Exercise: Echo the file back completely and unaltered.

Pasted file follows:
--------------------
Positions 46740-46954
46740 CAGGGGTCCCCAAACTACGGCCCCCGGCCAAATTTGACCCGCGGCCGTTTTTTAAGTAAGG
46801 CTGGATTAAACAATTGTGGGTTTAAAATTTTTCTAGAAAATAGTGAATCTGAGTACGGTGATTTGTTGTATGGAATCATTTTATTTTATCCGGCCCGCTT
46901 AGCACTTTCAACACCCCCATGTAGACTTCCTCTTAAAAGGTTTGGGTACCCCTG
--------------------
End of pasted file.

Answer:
Positions 46740-46954
46740 CAGGGGTCCCCAAACTACGGCCCCCGGCCAAATTTGACCCGCGGCCGTTTTTTAAGTAAGG
46801 CTGGATTAAACAATTGTGGGTTTAAAATTTTTCTAGAAAATAGTGAATCTGAGTACGGTGATTTGTTGTATGGAATCATTTTATTTTATCCGGCCCGCTT
46901 AGCACTTTCAACACCCCCATGTAGACTTCCTCTTAAAAGGTTTGGGTACCCCTG